Waters emphasized one important change in the past decades: "U.S. imperialism is weaker today, not stronger. Because its roots are sunk deeper in every powderkeg everywhere in the world. And the enemies of imperialism are stronger, more capable, and more experienced than they were 50 or 100 years ago."
She pointed to the widening working-class resistance and political struggles today, including the meatpackers strike against Smithfield/Lykes in Plant City, near Tampa, as well as the vitality of the current struggle for Puerto Rican independence.
Waters explained that this year is being marked in Cuba as the "40th anniversary of the decisive battles of the war of liberation." She said, "There could be no more appropriate name for this year. Because it was 40 years ago that the decisive battles of the revolutionary war were fought by the Rebel Army in Cuba under the command of Fidel Castro, establishing a revolutionary government that represented different class interests for the first time in the history of Latin America. A government that represented the workers and farmers in Cuba - not the imperialist families of the United States and their puppet regimes, or the allies of the puppets."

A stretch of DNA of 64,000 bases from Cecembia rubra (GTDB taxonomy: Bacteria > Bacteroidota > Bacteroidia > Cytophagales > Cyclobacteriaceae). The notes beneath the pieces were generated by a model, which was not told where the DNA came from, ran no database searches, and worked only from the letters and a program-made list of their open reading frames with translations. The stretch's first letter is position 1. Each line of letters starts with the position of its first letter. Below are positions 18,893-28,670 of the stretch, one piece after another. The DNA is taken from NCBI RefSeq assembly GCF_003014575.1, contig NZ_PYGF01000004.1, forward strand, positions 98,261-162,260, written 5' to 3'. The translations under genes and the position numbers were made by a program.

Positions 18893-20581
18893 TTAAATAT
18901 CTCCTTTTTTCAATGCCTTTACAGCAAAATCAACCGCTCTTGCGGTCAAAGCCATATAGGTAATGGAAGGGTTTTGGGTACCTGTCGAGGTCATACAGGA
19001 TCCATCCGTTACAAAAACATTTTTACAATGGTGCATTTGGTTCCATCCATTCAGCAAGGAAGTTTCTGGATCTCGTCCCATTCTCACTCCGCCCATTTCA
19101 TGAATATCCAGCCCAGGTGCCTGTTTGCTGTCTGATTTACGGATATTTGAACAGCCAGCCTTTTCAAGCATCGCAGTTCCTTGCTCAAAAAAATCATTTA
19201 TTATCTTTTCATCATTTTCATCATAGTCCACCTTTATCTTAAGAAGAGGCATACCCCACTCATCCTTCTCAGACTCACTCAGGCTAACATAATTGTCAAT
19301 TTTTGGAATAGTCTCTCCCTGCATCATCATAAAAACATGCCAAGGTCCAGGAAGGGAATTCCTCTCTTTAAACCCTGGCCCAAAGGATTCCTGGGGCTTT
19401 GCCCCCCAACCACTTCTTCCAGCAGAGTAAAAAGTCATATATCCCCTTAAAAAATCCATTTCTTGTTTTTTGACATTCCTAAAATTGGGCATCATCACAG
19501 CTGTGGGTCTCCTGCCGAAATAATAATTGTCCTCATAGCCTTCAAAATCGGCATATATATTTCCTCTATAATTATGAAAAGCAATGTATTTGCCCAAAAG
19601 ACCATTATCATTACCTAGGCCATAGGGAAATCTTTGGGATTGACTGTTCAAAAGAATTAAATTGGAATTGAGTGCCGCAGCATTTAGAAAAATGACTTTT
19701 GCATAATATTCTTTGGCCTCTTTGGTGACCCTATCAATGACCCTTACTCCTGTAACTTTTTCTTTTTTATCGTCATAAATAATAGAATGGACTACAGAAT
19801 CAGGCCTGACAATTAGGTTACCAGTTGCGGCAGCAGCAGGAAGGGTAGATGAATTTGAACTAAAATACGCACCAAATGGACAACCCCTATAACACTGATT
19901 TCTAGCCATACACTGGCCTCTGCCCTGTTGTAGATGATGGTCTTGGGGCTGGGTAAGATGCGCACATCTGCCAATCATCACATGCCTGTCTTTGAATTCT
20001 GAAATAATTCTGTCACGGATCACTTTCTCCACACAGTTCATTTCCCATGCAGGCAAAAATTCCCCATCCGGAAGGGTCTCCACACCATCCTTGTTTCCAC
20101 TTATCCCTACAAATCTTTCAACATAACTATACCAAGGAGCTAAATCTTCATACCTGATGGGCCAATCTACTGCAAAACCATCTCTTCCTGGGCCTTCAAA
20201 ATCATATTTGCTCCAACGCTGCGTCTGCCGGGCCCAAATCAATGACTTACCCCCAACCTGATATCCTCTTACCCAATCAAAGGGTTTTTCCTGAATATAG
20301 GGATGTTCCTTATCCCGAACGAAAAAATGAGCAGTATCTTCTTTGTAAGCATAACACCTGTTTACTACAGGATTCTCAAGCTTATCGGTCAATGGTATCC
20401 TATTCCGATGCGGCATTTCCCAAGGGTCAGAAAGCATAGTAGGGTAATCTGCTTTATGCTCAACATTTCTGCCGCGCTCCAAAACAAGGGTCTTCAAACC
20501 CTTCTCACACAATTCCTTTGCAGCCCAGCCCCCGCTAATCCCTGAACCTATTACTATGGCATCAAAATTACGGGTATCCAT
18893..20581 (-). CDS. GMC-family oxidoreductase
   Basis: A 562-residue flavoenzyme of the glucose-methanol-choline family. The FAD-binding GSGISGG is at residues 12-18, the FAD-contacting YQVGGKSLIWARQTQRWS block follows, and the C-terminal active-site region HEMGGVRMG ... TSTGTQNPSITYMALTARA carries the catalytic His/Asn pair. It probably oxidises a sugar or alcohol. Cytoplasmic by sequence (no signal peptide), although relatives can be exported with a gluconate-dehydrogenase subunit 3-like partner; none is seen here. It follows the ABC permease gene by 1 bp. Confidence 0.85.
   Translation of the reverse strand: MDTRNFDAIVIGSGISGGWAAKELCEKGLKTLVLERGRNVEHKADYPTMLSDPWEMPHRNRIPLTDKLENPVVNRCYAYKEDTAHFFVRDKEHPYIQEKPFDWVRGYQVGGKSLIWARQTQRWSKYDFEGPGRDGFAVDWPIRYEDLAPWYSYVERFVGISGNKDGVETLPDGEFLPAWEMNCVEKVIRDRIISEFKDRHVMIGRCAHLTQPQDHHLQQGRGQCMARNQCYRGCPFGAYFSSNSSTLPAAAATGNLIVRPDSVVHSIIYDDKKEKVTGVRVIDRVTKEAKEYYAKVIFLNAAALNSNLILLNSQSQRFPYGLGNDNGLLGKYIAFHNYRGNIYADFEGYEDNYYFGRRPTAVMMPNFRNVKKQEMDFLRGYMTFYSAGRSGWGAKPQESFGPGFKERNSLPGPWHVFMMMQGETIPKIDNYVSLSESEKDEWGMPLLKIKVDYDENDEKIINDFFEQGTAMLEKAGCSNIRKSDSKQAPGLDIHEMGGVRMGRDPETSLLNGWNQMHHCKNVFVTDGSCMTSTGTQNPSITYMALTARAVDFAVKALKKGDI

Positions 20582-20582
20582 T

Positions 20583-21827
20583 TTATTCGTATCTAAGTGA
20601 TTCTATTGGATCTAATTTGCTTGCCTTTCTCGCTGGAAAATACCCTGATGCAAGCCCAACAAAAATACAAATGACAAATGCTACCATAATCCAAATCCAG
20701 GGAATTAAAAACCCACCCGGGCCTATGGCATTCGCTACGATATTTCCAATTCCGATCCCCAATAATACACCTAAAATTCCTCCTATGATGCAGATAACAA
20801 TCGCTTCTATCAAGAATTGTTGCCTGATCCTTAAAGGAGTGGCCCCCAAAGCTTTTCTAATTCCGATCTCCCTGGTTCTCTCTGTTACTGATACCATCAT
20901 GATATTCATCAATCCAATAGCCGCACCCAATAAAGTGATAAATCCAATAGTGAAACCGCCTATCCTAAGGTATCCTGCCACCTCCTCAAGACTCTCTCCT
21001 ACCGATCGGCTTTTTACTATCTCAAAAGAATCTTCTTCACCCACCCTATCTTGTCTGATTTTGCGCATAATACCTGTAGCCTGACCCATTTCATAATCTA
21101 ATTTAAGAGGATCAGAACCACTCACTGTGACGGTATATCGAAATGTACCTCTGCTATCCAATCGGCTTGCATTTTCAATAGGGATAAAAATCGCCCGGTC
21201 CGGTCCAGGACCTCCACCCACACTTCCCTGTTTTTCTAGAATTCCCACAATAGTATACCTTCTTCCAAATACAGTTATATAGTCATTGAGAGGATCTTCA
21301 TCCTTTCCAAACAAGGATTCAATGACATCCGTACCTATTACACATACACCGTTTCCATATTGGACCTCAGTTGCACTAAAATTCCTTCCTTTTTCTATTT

Waters closed with a question to the audience: "Has the past 100 years of resistance and struggle been worth it?" Pointing out that Cancel Miranda spent as many years incarcerated as Nelson Mandela did under the South African apartheid regime, she added, "The masters of the empire try to convince us that fighters with such tenacity and passion are crazy." Likewise, referring to the imprisonment of Oscar López Rivera, she said, "They can't understand the capacity of someone to withstand this many years of solitary confinement."
The keynote speaker was Rafael Cancel Miranda, who spent 28 years in U.S. prisons - two years for refusing to be drafted into the U.S. army prior to the Korean War, and the remaining time for participating in a 1954 armed attack on U.S. Congress by a group of young Puerto Rican nationalists.
Cancel Miranda began by saying that as a 20-year old he had been in Miami once before - at the airport after being released from the federal prison in Tallahassee, Florida, where he had served his sentence for refusing the draft. "I feel as free today as that younger man coming out of that prison," he said.
Referring to the quarter century he spent behind bars, the Puerto Rican leader remarked, "I was in prison, but I was always free." The important thing is not simply getting out of prison. "It's how you survive. It's how you come out of prison," he underlined.
Speaking about U.S. imperialism in Puerto Rico, Cancel Miranda said, "They've got all kinds of weapons, nuclear warheads, and so on, and they control the mass media. But they haven't been able to defeat my people."